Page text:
In early April 2022, Trezor hardware wallet owners received suspicious emails urging them to update their software. One of the largest phishing campaigns in the history of the Web3 segment was attempted through these letters.
CoinLoan’s fraud detection team thwarts the attack
Cryptocurrency holders who use Trezor’s popular hardware wallets began receiving suspicious emails on April 3, 2022. There was no indication that the messages were spam, and it looked like the source was a reputable hardware wallet company.
Based on CoinLoan’s investigation, links to the letters directed users to malicious websites with a homoglyph-added letter “e” in the word “Trezor”. Software on fraudulent websites was capable of stealing funds from users by compromising their seed phrases.
Upon detecting the malicious web domains, CoinLoan’s fraud detection team was able to reveal their IP addresses and hosting providers. Upon being notified of the fake domains, the providers removed them immediately.
The next portion of IPs was also flagged by CoinLoan representatives, even though hackers tried to use them. In response, the team uploaded the binaries to VirusTotal and notified the global cybersecurity community.
The failed attack was executed through MailChimp, a popular email marketing platform, where an unknown insider accessed its internal mechanisms and organized the phishing campaign.
Lessons to be learned from this case
Although Trezor had nothing to do with the attack, CoinLoan experts believe it is a wake-up call for the industry. Customers’ sensitive data, security, and privacy are often not protected by established and mainstream services. These failures lead to the general public believing that digital assets are associated with scams and fraud.
In this Web3 space evolution, high-level security practices, like those used by CoinLoan, can no longer be optional. This incident also highlights the vulnerability of some noncustodial services to attacks that don’t affect their custodial competitors.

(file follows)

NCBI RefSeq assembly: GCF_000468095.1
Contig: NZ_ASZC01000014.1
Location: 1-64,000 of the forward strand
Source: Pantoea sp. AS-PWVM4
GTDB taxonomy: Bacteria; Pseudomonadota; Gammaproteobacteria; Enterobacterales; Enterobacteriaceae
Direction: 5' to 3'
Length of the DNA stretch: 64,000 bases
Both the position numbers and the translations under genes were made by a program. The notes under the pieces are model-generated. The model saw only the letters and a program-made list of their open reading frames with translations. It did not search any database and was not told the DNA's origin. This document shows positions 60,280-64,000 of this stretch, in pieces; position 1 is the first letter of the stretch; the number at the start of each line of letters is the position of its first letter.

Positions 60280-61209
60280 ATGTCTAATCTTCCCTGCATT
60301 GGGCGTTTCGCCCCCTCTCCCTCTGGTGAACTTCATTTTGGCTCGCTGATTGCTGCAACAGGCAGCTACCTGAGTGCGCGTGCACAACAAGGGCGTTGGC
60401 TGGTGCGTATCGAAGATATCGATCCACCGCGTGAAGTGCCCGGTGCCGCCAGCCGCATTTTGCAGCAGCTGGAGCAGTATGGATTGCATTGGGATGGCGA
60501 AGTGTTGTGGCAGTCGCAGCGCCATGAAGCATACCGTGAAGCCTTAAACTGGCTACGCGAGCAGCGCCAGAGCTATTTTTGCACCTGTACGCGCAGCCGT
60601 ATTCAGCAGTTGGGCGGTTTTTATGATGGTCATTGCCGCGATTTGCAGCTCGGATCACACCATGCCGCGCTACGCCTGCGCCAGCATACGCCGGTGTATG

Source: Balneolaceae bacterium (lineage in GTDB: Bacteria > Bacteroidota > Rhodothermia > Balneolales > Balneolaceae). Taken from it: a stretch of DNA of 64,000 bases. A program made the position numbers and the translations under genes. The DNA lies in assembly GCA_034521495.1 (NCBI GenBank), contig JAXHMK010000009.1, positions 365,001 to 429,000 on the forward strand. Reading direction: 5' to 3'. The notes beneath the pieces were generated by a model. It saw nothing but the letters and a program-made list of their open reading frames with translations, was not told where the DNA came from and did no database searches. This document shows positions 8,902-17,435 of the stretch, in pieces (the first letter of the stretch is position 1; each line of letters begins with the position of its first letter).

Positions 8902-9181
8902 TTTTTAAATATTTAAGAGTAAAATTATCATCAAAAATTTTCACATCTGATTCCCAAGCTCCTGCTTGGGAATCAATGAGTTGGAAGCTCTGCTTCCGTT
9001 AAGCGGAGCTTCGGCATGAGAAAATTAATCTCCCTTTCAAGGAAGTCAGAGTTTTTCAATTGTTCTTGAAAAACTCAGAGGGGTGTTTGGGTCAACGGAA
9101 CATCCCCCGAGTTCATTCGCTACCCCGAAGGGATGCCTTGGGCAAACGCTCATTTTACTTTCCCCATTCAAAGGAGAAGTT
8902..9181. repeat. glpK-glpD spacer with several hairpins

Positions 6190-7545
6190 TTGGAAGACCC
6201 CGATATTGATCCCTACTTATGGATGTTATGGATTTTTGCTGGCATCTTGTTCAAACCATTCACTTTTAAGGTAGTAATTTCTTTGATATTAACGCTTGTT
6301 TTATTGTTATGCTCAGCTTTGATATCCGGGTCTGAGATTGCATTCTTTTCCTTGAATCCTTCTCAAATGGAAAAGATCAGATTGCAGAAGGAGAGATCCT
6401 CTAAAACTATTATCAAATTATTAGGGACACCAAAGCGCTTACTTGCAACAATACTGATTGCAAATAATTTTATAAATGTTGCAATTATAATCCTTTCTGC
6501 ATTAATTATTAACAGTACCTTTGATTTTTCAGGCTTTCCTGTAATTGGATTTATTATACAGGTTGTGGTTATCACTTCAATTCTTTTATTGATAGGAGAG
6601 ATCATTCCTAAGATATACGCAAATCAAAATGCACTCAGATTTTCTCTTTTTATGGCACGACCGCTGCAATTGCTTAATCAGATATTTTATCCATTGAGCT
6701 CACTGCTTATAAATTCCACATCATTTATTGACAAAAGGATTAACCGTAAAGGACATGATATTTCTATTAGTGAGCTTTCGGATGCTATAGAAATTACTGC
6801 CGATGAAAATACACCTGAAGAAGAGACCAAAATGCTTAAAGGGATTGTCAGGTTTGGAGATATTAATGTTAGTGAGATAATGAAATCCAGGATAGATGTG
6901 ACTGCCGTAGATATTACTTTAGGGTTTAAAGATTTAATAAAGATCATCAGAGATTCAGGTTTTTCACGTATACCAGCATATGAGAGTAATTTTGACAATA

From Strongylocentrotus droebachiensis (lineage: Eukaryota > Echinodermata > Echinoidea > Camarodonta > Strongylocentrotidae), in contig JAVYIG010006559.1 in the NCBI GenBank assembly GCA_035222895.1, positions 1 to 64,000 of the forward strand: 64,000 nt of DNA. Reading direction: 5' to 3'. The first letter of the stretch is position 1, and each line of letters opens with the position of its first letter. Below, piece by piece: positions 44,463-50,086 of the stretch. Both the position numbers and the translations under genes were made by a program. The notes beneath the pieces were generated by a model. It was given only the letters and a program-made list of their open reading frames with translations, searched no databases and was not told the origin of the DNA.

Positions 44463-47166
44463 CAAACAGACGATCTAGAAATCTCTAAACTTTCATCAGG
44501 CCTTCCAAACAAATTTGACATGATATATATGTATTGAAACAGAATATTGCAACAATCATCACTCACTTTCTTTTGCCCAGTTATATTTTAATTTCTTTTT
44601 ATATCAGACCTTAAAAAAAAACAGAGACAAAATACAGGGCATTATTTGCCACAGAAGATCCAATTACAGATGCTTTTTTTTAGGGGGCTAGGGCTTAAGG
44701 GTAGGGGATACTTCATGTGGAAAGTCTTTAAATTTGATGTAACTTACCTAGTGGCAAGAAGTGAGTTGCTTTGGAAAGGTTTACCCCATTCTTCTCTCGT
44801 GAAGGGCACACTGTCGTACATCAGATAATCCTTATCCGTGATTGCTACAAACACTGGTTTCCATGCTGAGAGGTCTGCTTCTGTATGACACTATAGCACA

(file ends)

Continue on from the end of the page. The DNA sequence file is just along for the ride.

While noncustodial services need to integrate third-party marketing mechanisms, CoinLoan has the strongest data protection policies to protect its customers’ funds from being accessed or moved in an unauthorized fashion.
How is CoinLoan revolutionizing digital asset lending?
CoinLoan is a comprehensive ecosystem that offers crypto borrowing, earning, and swapping modules. In this way, idle cryptoassets can be monetized.
In Q2, 2022, CoinLoan incorporated dozens of cryptoassets.
APYs of up to 12.3% can be earned by depositing crypto tokens, including USDT, USDC, and TUSD stablecoins. Crypto holders can boost available APYs with CoinLoan’s native token, CLT.
Furthermore, crypto owners can use their digital assets as collateral for loans, thus eliminating the need to sell their cryptos.
Crypto-friendly businesses can borrow bitcoins and major altcoins using CoinLoan’s corporate products.
CoinLoan has been operating as an EU-licensed business since 2017. Offering Instant Loans, Interest Account in crypto, and Crypto Exchange, its services are available to both individuals and corporations, subject to legal requirements. Both corporate and private clients of CoinLoan can benefit from a high level of security standards.
High customer retention and satisfaction are attributed to its highly competitive loan and APY rates, transparent pricing, and 24/7 customer support. CoinLoan allows users to swap and manage a wide variety of cryptocurrencies, including its native token, as well as fiat currencies on its platform.
With state-of-the-art technology and strategic partnerships, the company offers customers continuous upgrades and opportunities in the world of cryptocurrency.
For more information, please visit us at https://coinloan.io/.
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The information provided by CoinLoan (“we,” “us,” or “our”) in this text is for general informational purposes only. All investment and financial opinions expressed by CoinLoan in this text are from the personal research and open information sources and are intended as educational material. All outlined information is provided in good faith. However, we make no representation or warranty of any kind, express or implied, regarding the accuracy, adequacy, validity, reliability, availability, or completeness of any information in this text.